Unfortuantely (sic), as I’ve experienced on previous missions, the local community is arriving at a free “medical clinic” expecting medications, not homeopathic remedies to help with post-traumatic stress from the original disaster.

Those pesky Haitians!  Coming to a medical clinic expecting medical help!  You’d think centuries of crushing poverty would have sucked the hope out of them by now, but apparently they still expect medical clinics to practice medicine.  According to the Globe and Mail report:

After he saw two patients the lineup just melted away… Before he [Marier] left, he disposed of the leftover injectable Vitamin C he brought with him from Canada (it’s a new-ish remedy, apparently, to stimulate tissue healing) because he was worried that, in his absence, it would be used improperly. When I left him, he was also contemplating disposing of a huge load of traumeel, a homeopathic anti-inflammatory.

For fuck’s sake, this guy takes a bunch of suffering trauma victims, subjects them to medical experiments, and then worries his magic potions may get misused?  It’s too bad the Haitian cops were too busy rounding up baby-snatchers to go after guys like this.


  1. #1 Dan
    March 1, 2010

    Hang on, why is this clown immune from informed consent and human experimentation ethics rules? He said himself, he was trying a brand-new therapy on disaster victims. Is there no way to censure him?

    I’m with you, Orac; it pisses me off how alt-med types get a free ride.

  2. #2 Dan
    March 1, 2010

    *Pal. Not Orac. Don’t you hate when you think one thing, yet type another?

  3. #3 PalMD
    March 1, 2010

    I wouldn’t know, it never happens to me. ; )

  4. #4 Pascale
    March 1, 2010

    Unfortunately, no human subjects oversight would be necessary in this case. If he is using homeopathic remedies, most are considered supplements and not subject to FDA regulations.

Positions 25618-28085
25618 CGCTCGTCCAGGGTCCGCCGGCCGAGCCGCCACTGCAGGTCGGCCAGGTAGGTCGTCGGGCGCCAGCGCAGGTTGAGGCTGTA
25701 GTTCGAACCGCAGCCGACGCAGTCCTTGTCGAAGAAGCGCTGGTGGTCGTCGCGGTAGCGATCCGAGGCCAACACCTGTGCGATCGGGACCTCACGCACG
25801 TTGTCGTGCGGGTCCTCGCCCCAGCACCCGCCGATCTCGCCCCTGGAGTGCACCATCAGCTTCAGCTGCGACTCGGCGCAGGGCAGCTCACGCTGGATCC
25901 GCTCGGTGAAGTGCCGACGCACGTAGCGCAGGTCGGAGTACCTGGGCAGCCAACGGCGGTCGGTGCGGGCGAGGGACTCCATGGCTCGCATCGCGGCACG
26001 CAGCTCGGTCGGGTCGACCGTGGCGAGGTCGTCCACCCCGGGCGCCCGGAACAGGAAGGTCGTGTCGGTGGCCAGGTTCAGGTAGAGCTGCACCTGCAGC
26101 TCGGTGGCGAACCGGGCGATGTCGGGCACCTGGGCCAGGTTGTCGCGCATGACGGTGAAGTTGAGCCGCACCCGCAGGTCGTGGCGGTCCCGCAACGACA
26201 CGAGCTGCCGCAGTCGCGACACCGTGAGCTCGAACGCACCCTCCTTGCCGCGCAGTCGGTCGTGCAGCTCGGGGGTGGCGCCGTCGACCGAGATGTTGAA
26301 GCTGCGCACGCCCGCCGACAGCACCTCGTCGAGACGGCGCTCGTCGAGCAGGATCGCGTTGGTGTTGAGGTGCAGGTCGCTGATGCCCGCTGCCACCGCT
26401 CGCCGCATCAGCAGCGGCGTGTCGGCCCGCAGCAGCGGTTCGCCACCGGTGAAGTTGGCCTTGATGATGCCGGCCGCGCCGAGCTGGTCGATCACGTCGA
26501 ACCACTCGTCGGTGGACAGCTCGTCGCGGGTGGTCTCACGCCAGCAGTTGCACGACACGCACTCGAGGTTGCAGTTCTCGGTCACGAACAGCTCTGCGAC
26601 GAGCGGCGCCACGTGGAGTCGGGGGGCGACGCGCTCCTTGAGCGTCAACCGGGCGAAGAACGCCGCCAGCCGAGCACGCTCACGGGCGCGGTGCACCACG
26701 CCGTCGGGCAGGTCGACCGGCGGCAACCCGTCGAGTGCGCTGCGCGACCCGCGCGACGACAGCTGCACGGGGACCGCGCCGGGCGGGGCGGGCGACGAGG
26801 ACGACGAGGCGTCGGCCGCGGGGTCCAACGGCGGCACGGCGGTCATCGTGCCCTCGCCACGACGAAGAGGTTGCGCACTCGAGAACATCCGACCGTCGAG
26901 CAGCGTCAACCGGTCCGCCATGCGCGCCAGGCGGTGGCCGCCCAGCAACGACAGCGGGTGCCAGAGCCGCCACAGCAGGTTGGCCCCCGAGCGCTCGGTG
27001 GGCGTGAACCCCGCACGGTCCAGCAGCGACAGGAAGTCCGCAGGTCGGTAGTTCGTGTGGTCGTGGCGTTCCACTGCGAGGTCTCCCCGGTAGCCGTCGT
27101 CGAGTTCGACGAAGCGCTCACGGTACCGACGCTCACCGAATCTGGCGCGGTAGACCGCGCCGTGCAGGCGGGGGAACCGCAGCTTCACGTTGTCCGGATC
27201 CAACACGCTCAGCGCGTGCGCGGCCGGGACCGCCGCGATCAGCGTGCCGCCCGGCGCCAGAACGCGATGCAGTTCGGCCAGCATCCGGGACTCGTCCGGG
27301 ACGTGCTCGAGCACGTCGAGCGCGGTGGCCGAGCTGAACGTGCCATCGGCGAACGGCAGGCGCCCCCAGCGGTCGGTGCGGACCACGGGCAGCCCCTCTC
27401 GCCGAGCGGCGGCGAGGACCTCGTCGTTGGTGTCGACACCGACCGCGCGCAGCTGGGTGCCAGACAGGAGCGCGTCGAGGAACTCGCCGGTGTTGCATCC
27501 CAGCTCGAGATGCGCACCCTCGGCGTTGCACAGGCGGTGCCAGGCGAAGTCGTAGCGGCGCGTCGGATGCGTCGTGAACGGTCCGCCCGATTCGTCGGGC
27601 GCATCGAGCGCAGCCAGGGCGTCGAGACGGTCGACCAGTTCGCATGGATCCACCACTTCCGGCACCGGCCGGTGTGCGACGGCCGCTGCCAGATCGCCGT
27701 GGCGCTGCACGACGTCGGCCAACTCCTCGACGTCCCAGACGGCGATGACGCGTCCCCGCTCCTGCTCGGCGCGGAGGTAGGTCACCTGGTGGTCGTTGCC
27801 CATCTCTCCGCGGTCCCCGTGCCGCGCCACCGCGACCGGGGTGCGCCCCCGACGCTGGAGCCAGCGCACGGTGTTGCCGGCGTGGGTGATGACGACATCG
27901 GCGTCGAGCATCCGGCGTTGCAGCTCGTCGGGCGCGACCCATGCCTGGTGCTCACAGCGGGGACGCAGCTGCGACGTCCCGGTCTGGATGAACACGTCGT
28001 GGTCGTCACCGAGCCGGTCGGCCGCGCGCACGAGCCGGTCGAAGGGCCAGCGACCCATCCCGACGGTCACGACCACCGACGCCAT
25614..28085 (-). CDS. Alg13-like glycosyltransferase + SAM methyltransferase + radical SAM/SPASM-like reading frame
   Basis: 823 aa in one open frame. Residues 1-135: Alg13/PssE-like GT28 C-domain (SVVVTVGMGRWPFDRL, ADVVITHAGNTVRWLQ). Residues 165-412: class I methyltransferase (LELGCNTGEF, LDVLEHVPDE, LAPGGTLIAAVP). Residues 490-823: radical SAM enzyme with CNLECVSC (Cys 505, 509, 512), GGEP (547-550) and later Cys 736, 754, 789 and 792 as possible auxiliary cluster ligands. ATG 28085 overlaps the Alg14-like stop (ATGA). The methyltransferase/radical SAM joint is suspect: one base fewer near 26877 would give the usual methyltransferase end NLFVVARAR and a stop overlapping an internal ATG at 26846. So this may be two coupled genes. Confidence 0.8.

Also, once a “drug” is approved by the FDA for one use, off-label use is allowable by the prescribing physician as “treatment.” Even though MMF is not approved for treatment of a number of conditions, we still try it (for nephrotic syndrome, etc). Only when we want to test its effects systematically in controlled trials do we have to seek human subjects protection.
    As one of my instructors once put it, once a drug is out there, you can choose to treat all of your patients with it. But you can’t choose to treat just half of them.

  5. #5 History Punk
    March 2, 2010

    It’s impressive how little oversight and regulation these clowns receive. Do you know how many hoops I’d have to jump through to get permission, assuming it was granted, from my university to interview these individuals for say, a thesis?

    You don’t prescribe medicine based on guesses. At least [you] don’t since Tuskeegee and Mengele.

  6. #6 Mu
    March 2, 2010

    I hope he disposed of his excess vitamin C by diluting it to 500 mg/teaspoon and handing it out to kids. That might have actually done some good.

  7. #7 Vicki
    March 2, 2010


    The FDA is entirely irrelevant here: this is a Canadian “practicing” woo-woo healing in Haiti. Does anyone reading this know what either Canadian or Haitian law says about this sort of human experimentation with woo-woo “remedies”?

  8. #8 Jeanne
    March 2, 2010

    I applaud your concern for the welfare and lives of the Haitian people. However, where I can’t comment on the Canadian naturopath as apart from what you write here I have no information on what he did or did not do, your criticism of Scientology Volunteer Ministers is uninformed and incorrect. The Volunteer Ministers in Haiti were there to assist the doctors, nurses and EMTs. They did whatever tasks were needed–fed patients, cleaned wounds, saw that needed medical supplies were organized so they could be used (tons of supplies had been dumped, unlabeled, in piles at the airport while patients died for lack of the IVs sitting in those boxes). They left home, family and job and lived under the same conditions as the Haitian people–sleeping in tents and eating canned beans. Ask the doctors who were there at General Hospital or the University of Miami hospital tent what they thought of the yellow shirts. You will find your comments about these volunteers to have been completely unfounded. Those of use who stayed at home owe them our thanks for a job very well done.